My triggers aren’t limited to my posttraumatic stress disorder. Because I have CPTSD, it’s ahem more complex than PTSD from concrete traumatic events. (This isn’t to say CPTSD is more advanced or whatever; they’re variations, with trauma coming from different events, factors, and points in life.)
As such, I’m triggered by different things, not always associated with trauma.
The thing about triggers is they’re not a guaranteed way to get a reaction. I’m not triggered every time I’m exposed to one of my triggers—which is something people might not understand. I am aware of my triggers, and I am also aware of how well I can manage any possible reactions if I’m exposed to them. Just because slamming doors triggers me doesn’t mean I’m going to have a mental breakdown every time someone slams a door. (I might have in the past, before I started therapy and learning how to manage my mental health.)
Here are the triggers I’m fairly certain are related to my PTSD:
- loud footsteps
- slamming doors and cupboards
- hands moving to my face
- yelling/loud voices
- walking near moving trucks or cars
My PTSD triggers need to happen in real life. I need to hear and experience them to be triggered by them—a video game with stomping sounds, or a movie where people yell, won’t trigger traumatic flashbacks and my fight-flee-or-freeze response.
Here are the triggers unrelated to PTSD:
- bodily mutilation, on humans or animals
- existentialism (I’m not even kidding with this one)
I’m still bouncing around on how I feel about the PTSD diagnosis, but I’ve been diagnosed twice with depression by medical practitioners in different cities, so I’m going to say I have depression. The triggers above are more likely to initiate “bad vibes” and a depressive mood, or make me incredibly upset.
The way I manage my triggers, and when I’m triggered, depends entirely on how I get triggered and what triggered me.
If I’m triggered in a verbal conversation with someone, or by something happening around me, I make a quick note to the people around me (who know about my mental health) that I’m not comfortable with the topic or the environment. My biggest response to my PTSD triggers is to get anxious or angry. I’ll complain about what I hear, because that’s the only way I can tell myself, “This isn’t a precursor to harm. It’s a trivial thing. People can complain about trivial things, things that don’t matter too much.” If you follow me on Twitter, I have occasionally talked about living with people who have heavy footsteps.
The triggers I struggle with more are the images and videos. I feel sick when I see photos of hurt people or animals, especially ones that are like, “Little Benjamin the beagle needs emergency surgery after being attacked, help the crowdsourcing campaign!” followed by a picture of little Benjamin’s hurt body. Just fucking don’t. It’s a graphic image. Content warnings for graphic imagery occur on television, but not on the Internet, and that’s why I need to avoid social media when I have bad mental health.
I could elaborate more on the specifics and individual situations, but it’ll be faster and more efficient to sum up my known triggers, how they influence my mental health, and how I attempt to manage them.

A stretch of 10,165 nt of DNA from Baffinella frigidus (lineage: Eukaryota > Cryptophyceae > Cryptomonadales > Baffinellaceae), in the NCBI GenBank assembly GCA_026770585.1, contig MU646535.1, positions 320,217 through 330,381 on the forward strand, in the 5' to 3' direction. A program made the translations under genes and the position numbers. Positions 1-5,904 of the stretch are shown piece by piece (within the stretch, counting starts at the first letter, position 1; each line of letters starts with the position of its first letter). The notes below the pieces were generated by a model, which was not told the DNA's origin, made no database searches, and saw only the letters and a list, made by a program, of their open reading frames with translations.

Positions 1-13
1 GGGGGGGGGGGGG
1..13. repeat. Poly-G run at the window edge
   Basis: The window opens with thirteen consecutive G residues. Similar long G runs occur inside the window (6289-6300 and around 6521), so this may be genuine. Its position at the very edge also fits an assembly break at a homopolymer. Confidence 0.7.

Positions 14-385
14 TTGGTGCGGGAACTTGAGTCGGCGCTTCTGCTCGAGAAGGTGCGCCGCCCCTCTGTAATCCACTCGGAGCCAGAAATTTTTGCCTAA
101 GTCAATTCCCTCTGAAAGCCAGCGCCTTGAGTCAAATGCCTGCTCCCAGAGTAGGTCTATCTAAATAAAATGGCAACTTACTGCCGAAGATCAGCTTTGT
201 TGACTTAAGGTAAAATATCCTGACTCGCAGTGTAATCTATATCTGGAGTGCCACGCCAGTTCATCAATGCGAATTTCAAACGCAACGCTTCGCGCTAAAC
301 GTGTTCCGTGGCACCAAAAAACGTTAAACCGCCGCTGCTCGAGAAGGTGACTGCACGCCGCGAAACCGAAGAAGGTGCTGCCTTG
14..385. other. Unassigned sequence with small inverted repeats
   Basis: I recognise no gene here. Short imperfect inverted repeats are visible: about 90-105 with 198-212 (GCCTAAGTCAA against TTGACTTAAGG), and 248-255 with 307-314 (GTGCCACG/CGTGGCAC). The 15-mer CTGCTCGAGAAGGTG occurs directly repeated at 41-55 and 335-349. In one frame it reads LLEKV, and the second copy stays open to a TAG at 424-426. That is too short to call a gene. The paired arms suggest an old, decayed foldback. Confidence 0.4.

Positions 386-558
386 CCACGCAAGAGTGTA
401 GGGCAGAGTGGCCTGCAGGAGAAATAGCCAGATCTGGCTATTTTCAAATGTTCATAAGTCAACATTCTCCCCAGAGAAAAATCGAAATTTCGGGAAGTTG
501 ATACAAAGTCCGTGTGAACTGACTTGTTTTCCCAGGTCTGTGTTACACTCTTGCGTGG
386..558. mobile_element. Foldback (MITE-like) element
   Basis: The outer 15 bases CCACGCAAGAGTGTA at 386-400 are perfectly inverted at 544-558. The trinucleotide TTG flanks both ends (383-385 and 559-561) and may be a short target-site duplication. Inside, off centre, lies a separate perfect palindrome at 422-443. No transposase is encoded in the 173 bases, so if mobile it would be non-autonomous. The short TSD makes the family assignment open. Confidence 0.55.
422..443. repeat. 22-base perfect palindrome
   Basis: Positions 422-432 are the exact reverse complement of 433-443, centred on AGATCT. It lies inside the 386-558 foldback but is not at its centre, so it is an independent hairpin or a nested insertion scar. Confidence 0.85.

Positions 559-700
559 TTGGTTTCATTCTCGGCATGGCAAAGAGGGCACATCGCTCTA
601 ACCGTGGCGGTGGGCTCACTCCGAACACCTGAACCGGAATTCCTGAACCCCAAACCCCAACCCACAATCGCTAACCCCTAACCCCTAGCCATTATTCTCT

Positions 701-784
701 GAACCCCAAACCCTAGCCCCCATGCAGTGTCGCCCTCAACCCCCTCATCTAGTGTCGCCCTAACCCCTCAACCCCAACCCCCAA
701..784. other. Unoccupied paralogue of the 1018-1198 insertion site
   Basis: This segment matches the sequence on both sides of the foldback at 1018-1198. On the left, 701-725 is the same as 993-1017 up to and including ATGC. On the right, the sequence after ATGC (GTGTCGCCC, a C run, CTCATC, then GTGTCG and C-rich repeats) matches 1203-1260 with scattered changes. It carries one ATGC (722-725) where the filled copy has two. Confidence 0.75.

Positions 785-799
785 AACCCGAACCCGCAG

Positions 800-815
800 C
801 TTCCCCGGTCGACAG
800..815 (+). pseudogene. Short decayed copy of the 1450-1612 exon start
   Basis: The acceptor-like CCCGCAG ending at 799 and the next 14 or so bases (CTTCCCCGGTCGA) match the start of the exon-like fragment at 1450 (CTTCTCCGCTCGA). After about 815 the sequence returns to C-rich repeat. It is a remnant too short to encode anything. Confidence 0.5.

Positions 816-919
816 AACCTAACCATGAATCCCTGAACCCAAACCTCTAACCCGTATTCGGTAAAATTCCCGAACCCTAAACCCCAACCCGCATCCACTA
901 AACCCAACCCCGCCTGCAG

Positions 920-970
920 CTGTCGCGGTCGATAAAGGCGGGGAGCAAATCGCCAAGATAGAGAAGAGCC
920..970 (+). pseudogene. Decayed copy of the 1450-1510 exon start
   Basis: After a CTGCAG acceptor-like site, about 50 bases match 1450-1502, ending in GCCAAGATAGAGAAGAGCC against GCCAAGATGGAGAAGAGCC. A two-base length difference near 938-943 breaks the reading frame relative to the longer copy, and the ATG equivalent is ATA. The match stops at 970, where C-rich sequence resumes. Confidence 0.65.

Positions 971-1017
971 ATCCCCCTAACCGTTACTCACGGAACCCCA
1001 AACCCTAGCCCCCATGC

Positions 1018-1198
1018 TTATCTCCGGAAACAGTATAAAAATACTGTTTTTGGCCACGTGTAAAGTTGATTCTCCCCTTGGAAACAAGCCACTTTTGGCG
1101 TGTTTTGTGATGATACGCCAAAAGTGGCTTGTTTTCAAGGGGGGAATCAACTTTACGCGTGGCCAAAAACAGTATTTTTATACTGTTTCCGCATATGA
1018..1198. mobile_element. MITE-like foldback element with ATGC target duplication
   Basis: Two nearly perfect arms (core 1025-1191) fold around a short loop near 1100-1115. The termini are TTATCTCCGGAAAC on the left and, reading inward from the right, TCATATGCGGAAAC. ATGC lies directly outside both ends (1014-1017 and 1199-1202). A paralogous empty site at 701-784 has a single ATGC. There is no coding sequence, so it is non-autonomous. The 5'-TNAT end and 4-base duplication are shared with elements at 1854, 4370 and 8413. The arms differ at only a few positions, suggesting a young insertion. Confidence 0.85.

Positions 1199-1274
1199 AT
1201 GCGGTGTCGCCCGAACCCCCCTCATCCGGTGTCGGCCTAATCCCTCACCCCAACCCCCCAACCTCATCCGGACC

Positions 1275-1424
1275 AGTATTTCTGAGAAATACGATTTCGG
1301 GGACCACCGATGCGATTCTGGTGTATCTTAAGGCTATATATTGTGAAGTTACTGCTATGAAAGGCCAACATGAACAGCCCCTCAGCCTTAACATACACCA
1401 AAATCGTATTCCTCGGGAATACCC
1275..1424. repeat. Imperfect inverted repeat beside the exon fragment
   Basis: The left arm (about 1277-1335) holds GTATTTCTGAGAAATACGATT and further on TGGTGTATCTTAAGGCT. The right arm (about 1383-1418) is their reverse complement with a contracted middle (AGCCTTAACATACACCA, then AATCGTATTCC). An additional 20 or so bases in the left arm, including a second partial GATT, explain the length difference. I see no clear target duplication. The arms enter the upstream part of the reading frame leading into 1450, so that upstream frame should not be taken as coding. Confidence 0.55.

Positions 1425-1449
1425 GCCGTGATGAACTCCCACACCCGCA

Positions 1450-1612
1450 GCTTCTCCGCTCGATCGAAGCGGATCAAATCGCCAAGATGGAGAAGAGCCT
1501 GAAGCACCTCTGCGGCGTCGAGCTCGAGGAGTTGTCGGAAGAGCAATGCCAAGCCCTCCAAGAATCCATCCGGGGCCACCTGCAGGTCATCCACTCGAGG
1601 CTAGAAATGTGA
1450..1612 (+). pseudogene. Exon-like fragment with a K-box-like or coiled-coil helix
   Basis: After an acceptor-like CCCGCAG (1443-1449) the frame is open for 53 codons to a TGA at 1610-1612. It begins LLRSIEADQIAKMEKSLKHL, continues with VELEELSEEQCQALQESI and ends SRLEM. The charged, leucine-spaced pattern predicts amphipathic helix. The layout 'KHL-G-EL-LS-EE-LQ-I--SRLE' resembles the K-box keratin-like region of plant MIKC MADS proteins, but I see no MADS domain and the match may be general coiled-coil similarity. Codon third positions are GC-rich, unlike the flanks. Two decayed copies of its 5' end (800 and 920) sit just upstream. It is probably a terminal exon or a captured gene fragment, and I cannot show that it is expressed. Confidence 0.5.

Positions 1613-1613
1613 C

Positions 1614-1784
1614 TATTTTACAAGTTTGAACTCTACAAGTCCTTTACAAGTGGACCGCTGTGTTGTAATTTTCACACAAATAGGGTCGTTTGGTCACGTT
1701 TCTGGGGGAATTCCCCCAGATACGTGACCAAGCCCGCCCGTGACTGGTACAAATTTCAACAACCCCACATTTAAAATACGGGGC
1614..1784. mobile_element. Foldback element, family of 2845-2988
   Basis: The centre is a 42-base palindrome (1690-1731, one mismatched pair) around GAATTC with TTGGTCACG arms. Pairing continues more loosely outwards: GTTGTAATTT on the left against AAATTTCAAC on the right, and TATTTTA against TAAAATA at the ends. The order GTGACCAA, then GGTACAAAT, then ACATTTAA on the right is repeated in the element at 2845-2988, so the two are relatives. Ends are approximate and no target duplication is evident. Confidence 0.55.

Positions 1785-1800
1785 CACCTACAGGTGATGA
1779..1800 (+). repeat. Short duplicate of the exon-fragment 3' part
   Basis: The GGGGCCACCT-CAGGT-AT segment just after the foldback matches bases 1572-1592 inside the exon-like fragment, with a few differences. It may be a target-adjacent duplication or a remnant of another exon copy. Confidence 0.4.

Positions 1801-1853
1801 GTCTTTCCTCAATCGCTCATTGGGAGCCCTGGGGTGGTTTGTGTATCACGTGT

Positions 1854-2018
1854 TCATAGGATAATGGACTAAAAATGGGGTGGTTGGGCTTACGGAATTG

Trigger: loud footsteps, slamming doors and cupboards, yelling/loud voices, walking near moving trucks or cars
Effect: fight, flee, or freeze response; irritability; anxiety
Management: I’m still trying to figure out how to manage this trigger. At the moment, it leads to a bunch of complaining about whatever noises I’m hearing.
Trigger: hands moving to my face
Effect: knee-jerk reaction to get the hell away from you; fight, flee, or freeze response; accelerated heart rate; flashbacks; anxiety
Management: I snap or explain the situation to the person who triggered me.
Trigger: corpses, death
Effect: anxiety; suicidal urges; upset stomach; symptoms of grief (crying, loss of appetite, sadness, etc.); hopelessness
Management: I’m usually triggered by images of this one, but occasionally written or heard can trigger me; so getting away from the pictures helps, along with distracting myself with puzzles and other cognitive engagement (like games!).
Trigger: self-harm, bodily mutilation, suicide
Effect: urge to hurt myself; upset stomach; crying; suicidal ideation, urges, or rumination
Management: I’m only triggered by visuals of this trigger, and I manage it with deep breathing, distracting myself with puzzles and games (cognitive engagement), meditating, and doing “body scan” exercises to remind myself of compassionate touch/perspective on my skin, instead of pain.
Effect: suicidal ideation, urges, or rumination; anxiety; hopelessness
Management: I end and avoid conversations or discussions rooted in existentialism. Considering my purpose on the planet, or wondering the meaning of my life, is a sure-fire way to make my mental illness difficult to manage.
My intensive short-term therapy last year ended up being the best place for me to learn how to manage my mental health when my mental illnesses are triggered. I left out some of the more situation-specific triggers that can worsen my mental health, but on the whole, this post is fairly exhaustive of my life. Not every trigger has the same reaction and the same way of dealing with it. I’ve spent at least a year now trying to figure out the best solutions to navigate my mental illness without reinforcing harmful behaviours.
It’s been hard.